What You Need to Know About Low-Volatility ETFs
February 28th 2012 at 9:38am by John Spence
Conservative investors who want to limit risk in their portfolios are taking a look at low-volatility ETFs. They need to understand how these funds will perform in various market climates and be aware of their concentration in certain sectors.
“I wouldn’t recommend anyone engage in this strategy because the [back-tested] returns have been higher in the past,” Craig Lazzara, senior director at S&P Indices, said in a Bloomberg story.
“In a year where the market is doing really badly, it’s highly likely you’ll be down much less,” he said in the report. “You’ll get sufficient participation on the upside but a reduced amount.” [ETF Spotlight: Low-Volatility Funds]
The largest of these new funds is the $1.3 billion PowerShares S&P Low Volatility Portfolio (NYSEArca: SPLV), which has an expense ratio of 0.25%.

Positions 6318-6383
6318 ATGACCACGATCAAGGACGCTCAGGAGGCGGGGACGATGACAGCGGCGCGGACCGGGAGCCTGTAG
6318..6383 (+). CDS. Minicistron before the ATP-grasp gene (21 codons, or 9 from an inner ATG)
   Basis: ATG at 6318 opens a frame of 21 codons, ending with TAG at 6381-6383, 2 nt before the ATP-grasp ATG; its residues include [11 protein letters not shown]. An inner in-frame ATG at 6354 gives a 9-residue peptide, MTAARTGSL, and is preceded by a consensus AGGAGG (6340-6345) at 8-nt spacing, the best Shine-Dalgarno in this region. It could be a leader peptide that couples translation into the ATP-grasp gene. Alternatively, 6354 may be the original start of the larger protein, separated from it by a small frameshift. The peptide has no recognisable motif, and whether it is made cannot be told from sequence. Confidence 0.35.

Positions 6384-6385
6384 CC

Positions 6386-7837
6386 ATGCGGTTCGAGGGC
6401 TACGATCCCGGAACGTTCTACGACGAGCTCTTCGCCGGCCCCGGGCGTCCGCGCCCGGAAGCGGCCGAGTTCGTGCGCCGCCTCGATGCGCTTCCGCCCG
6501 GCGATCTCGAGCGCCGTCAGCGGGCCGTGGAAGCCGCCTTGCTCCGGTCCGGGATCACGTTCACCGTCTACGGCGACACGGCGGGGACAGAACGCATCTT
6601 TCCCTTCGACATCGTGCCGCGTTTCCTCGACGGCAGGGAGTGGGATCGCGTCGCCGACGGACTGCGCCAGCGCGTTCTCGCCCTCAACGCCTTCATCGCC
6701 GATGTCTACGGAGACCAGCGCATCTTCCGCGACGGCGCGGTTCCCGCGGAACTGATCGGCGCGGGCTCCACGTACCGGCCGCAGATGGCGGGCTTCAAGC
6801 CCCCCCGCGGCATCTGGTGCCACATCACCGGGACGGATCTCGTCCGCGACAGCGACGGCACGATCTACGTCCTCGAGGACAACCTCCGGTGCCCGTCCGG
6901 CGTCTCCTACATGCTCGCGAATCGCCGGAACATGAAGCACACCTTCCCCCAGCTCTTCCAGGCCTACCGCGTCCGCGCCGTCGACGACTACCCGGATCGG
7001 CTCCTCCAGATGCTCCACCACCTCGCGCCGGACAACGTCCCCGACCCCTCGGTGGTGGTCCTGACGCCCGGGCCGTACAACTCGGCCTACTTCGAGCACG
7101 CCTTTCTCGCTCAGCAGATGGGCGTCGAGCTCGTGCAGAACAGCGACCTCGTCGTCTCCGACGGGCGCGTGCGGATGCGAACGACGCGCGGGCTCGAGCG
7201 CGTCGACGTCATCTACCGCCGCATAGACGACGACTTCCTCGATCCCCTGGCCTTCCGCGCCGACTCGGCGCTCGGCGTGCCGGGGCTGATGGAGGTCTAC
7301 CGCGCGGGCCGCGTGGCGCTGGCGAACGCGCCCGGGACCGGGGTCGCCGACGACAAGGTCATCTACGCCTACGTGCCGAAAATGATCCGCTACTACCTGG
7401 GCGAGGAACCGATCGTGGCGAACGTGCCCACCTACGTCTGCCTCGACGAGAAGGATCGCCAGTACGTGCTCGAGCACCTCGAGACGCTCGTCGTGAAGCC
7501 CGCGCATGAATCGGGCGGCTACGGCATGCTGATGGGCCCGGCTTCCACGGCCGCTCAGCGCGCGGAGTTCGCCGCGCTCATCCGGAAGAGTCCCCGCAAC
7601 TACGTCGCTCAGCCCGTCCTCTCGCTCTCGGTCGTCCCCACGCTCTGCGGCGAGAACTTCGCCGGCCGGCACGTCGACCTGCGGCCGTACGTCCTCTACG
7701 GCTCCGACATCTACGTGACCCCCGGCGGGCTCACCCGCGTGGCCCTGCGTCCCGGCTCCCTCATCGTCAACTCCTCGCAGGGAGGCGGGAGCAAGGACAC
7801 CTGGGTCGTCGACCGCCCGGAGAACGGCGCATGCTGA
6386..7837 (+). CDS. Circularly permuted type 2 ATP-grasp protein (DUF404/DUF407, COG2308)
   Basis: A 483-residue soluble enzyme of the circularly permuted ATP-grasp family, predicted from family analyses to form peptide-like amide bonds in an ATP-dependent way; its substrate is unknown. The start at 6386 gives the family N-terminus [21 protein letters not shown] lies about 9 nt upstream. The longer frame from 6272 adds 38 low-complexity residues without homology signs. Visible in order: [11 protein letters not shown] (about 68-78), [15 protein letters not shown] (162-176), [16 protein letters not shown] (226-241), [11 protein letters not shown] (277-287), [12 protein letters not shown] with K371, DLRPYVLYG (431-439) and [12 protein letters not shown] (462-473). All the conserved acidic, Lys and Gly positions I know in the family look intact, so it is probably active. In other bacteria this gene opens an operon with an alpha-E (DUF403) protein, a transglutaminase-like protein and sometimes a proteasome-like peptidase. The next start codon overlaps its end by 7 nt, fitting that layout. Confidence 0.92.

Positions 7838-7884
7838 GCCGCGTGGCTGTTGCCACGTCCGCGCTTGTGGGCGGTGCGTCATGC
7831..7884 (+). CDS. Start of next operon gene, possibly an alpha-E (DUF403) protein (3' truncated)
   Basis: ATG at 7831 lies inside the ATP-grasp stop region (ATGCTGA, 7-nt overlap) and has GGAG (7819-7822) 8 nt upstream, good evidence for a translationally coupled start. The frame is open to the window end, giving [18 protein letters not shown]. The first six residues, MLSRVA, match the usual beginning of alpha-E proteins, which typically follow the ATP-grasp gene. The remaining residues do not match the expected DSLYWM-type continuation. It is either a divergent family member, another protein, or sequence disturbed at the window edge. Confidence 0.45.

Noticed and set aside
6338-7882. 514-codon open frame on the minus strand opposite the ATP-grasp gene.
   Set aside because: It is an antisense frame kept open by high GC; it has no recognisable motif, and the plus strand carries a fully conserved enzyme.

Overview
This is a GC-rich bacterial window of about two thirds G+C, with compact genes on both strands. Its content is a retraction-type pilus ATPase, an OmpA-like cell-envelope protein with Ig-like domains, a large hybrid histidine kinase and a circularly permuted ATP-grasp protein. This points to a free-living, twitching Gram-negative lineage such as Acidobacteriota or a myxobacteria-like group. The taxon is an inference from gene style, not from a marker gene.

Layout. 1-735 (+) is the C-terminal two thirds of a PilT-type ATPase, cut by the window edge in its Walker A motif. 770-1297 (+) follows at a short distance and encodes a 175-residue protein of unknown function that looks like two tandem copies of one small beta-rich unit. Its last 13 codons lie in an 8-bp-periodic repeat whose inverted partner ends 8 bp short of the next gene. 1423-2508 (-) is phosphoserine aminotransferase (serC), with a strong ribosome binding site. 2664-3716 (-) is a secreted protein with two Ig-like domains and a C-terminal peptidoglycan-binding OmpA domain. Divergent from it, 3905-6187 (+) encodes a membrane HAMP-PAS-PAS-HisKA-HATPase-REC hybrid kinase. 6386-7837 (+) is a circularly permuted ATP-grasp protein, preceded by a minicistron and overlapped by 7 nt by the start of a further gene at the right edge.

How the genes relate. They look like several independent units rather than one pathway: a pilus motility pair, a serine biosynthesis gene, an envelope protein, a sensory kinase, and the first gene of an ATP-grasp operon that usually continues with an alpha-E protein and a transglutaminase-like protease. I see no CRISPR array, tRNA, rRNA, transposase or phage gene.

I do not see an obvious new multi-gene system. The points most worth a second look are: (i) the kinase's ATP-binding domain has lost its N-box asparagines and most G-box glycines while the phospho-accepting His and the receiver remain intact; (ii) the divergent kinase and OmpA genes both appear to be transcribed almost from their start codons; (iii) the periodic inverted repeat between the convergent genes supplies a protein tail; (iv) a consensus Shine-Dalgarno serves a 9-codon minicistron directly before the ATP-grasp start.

The ETF gives investors “the flexibility to reduce risk in flat or bear markets by adding low volatility strategies to their portfolios,” said Ben Fulton, Invesco PowerShares managing director of global ETFs. [Sizing Up a Low-Volatility ETF]
Some financial advisors are using low-volatility ETFs to manage risk in clients’ portfolios.
“In the period we’re in now, the marginal dollars going into stocks are coming from bond investors,” Doug Sandler at RiverFront Investment Group said in the Bloomberg article. “That investor doesn’t care about beating the S&P 500. He cares about keeping his risks down.”
Investors also need to be mindful of the sector concentration in low-volatility ETFs. For example, PowerShares S&P Low Volatility Portfolio has 30% in utilities and 29.5% in consumer staples. [Chart of the Day: Low Volatility ETF]
The opinions and forecasts expressed herein are solely those of John Spence, and may not actually come to pass. Information on this site should not be used or construed as an offer to sell, a solicitation of an offer to buy, or a recommendation for any product.